But it wasn’t until three months later, after the clearing had been done and a Development Agreement was signed by Mayor Mike Savage and Port Wallace Holdings president Jason Brunt and filed with the Registry of Deeds, that HRM held a “final round of public consultation” on the draft planning documents for Port Wallace. HRM gave the public three weeks, from October 4 to 26, to submit comments on the project.

Kelly took the opportunity to provide detailed feedback to HRM and express a wide range of concerns about the project. They asked how the municipality and developers intend to keep people who will be living in the subdivision, some of them very close to Barry’s Run, out of the waterway and surrounding wetlands that are contaminated with historic tailings laced with arsenic from Nova Scotia’s most contaminated site at Montague Gold mines, upstream from the development.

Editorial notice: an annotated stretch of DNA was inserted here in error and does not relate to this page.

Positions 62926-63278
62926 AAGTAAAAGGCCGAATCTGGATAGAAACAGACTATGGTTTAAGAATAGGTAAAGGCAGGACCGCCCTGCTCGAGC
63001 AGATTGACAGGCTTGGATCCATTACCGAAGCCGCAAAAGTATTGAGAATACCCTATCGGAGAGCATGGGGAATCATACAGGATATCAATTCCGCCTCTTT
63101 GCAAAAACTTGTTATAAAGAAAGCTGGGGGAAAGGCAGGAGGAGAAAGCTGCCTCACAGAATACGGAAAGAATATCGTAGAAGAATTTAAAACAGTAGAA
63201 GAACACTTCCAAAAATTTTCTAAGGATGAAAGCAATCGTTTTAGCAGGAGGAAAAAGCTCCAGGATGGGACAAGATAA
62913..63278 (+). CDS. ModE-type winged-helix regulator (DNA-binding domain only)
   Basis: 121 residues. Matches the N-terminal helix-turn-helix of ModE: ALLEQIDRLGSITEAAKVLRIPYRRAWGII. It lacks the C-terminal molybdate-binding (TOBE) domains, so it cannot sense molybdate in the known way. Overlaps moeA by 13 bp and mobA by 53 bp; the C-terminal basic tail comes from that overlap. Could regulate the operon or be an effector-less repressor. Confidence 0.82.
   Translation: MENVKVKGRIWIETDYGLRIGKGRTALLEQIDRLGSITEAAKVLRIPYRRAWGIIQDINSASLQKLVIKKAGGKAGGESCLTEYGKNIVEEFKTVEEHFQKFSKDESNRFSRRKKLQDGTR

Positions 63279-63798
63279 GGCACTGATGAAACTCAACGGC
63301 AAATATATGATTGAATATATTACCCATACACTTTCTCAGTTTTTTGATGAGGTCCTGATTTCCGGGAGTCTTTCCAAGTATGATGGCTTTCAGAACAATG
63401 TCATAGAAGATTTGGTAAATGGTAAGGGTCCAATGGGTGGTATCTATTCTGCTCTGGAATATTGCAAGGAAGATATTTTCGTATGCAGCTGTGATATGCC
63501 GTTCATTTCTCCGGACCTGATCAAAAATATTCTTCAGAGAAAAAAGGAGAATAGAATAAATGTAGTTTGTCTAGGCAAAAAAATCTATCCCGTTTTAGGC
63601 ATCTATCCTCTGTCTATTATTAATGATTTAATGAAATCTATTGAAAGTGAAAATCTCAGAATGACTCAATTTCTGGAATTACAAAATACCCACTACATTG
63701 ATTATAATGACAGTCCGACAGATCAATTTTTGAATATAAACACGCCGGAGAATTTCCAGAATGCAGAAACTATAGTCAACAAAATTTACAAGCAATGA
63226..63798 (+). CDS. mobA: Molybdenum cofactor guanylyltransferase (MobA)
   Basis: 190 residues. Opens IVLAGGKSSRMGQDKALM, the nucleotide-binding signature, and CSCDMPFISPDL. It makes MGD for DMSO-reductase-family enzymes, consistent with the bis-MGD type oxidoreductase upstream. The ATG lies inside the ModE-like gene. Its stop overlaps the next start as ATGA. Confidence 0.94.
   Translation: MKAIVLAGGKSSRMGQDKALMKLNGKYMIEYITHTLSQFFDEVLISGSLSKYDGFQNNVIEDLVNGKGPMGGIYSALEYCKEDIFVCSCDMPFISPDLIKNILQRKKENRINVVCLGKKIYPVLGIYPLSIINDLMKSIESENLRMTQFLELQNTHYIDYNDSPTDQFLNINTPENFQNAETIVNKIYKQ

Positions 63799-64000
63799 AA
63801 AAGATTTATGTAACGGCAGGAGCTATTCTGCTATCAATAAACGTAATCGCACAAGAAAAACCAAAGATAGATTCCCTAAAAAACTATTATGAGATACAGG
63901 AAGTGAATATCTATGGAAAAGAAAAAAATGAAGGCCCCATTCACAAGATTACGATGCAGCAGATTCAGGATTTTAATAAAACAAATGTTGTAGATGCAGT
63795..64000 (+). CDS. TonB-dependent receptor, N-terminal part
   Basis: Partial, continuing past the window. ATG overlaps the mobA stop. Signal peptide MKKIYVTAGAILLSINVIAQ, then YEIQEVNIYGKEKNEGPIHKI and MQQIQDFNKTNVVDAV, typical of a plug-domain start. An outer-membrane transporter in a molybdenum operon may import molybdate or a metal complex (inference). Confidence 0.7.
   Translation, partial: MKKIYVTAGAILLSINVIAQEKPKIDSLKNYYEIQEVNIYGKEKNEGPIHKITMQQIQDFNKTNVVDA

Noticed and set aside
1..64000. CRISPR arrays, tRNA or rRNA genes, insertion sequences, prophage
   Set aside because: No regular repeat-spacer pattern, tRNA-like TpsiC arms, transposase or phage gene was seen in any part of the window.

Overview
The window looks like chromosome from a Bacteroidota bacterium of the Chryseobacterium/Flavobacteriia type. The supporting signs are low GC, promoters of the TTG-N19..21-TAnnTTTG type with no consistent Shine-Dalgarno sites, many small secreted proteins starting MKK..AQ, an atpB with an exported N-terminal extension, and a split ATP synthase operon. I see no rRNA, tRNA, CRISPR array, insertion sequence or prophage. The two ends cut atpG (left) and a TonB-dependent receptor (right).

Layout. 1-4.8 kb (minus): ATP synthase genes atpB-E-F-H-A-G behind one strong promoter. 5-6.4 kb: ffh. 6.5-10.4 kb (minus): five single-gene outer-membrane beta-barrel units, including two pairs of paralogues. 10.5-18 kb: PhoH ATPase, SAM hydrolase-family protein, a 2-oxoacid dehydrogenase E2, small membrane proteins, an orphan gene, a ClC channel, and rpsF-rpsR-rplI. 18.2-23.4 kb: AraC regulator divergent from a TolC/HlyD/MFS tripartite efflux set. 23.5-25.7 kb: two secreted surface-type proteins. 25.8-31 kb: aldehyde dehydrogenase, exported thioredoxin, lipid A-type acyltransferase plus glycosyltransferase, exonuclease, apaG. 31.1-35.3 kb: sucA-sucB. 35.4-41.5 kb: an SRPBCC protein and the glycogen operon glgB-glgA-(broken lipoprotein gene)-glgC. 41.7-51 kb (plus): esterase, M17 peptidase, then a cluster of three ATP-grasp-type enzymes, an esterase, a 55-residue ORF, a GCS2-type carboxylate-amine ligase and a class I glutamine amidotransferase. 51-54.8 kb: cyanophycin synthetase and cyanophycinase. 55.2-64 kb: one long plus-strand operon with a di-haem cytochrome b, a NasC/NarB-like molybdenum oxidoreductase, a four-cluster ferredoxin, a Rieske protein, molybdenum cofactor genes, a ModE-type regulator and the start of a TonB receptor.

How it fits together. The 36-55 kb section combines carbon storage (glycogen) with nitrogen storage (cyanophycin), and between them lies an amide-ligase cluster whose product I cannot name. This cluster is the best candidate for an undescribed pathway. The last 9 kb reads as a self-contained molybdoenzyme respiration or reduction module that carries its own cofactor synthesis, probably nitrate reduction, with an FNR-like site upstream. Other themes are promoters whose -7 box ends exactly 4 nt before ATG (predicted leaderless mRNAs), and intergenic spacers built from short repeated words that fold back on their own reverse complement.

Related series: The Port Wallace gamble: The real estate boom meets Nova Scotia’s toxic mine legacy. Part 1. Part 2. Part 3. Part 4.

Kelly noted that Ram’s-Head Lady Slipper has been identified in the Barry’s Run ecosystem, and asked, “Are there any restrictions involved with the preservation or protection of these endangered species?”

Photo taken at the mouth of Stillwater Drive before (above) and from same point after clearing (below).

Kelly also denounced the secrecy surrounding the meetings of the Executive Panel on Housing that will be receiving the public comments from HRM planners, which will eventually land on the desk not of HRM Council but of the provincial Minister of Municipal Affairs and Housing.

Kelly’s feedback to HRM concluded:

This has been a tremendously demoralizing process and experience. To observe how the provincial government and private developers can take over a well-established economic development process and bypass HRM council has been eye-opening and quite sad. It brings to light how politics and profits influence all aspects of the development process and how public consultation / committees / feedback can easily be ignored.

Gaps in the studies

Another person with questions she thinks should be asked about the Port Wallace development is Linda Campbell, professor and senior research fellow in Environmental Science at Saint Mary’s University, or SMU.